7 Royal Caribbean Crew Test Positive for COVID-19
This country has recorded seven additional COVID-19 positive cases, following repatriation of Vincentian crew members from the Royal Caribbean Cruise Line this week.
A release from the National Emergency Management Organisation (NEMO) said the additional seven cases are among 77 PCR results from the Caribbean Public Health Agency (CARPHA).
“The new positive cases, all of whom had previously tested positive on rapid antibody tests, are from 65 tests belonging to Royal Caribbean Cruise Line (RCCL) crew members who arrived here on Tuesday, May 26 on the Vision of the Seas,” the release said.
It also said that “the remaining 58 test results received on Wednesday, May 27, for the RCCL crew members were negative. There are 292 PCR results still outstanding for the RCCL crew members”.
Following the arrival of seafarers in St Vincent and the Grenadines on Tuesday, it had been reported that 29 of the 356 persons that returning nationals had tested positive for COVID-19 exposure.
Dr Roger Duncan, this country’s Medical Officer of Health, while speaking on VC3’s Round Table Talk programme, explained that the 29 seamen, who were tested using rapid tests, were positive for exposure to the virus.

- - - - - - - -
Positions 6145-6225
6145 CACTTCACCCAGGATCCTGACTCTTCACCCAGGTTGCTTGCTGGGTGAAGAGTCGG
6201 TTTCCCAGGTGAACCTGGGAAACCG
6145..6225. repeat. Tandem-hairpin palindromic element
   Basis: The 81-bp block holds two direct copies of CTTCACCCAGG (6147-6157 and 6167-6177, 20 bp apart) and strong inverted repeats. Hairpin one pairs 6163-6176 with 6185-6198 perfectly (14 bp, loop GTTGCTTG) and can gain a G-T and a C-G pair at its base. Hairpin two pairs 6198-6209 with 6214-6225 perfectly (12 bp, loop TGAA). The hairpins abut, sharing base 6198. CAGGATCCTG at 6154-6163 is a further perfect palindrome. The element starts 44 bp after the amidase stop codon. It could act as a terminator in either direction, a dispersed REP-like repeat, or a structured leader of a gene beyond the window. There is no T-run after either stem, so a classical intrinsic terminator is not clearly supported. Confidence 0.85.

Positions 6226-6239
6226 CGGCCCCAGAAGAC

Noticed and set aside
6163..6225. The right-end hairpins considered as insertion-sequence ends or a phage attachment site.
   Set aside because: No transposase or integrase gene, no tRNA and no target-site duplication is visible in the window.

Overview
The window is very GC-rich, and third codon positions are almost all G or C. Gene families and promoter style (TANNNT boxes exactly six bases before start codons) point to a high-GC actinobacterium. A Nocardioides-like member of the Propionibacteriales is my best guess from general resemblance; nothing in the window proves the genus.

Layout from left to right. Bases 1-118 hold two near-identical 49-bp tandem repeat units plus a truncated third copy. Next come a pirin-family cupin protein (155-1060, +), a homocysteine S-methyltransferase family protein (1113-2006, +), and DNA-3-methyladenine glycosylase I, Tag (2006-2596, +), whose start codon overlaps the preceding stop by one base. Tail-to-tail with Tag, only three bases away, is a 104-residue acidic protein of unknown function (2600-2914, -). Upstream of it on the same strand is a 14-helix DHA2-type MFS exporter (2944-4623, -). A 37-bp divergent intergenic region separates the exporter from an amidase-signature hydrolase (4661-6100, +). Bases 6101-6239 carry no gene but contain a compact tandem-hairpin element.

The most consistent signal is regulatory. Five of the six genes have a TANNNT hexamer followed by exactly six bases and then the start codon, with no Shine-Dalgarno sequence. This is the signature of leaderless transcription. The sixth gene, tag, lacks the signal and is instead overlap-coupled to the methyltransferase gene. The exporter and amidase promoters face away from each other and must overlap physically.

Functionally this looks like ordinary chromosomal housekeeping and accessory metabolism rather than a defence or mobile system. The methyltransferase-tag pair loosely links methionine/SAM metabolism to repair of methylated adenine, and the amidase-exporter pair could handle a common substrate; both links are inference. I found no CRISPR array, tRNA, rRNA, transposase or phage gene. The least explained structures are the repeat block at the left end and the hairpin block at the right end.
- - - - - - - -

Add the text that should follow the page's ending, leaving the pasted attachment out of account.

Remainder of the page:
He added that “they were positive either for IgG antibodies or IgM antibodies or in some cases both”.
SEARCHLIGHT understands that IgG antibodies are known to remain in one’s blood after an infection has passed and they indicate that one may have had COVID-19 recently and have developed antibodies to protect from future infection.
On the other hand, IgM antibodies are usually produced in the first instance when a virus attacks the immune system.
According to research, when IgM antibodies are detected in an individual, it can mean that the person may still be infected or has recently recovered from the COVID-19 infection.
Duncan said that health officials were worried most, by the persons who tested positive for IgM antibodies.
“If it is recent, then the main thing is to establish whether or not these people were shedding the virus and therefore whether or not they were infectious and whether or not they place a public health threat to other people around them. That was important for us to establish and that’s why they went into isolation,” Duncan said.
St Vincent and the Grenadines has now recorded a total of 25 COVID-19 cases, 11 of which are active cases.
NEMO’s release said all of the active cases are in isolation and the RCCL crew members who tested positive on the rapid test but negative on PCR will remain in a government approved quarantine facility, until a second PCR is conducted.
And crew members who tested negative on both rapid and PCR tests “will be allowed to disembark, to continue strict quarantine in approved private accommodations (their homes or privately rented apartments), when results for all crew members have been received”.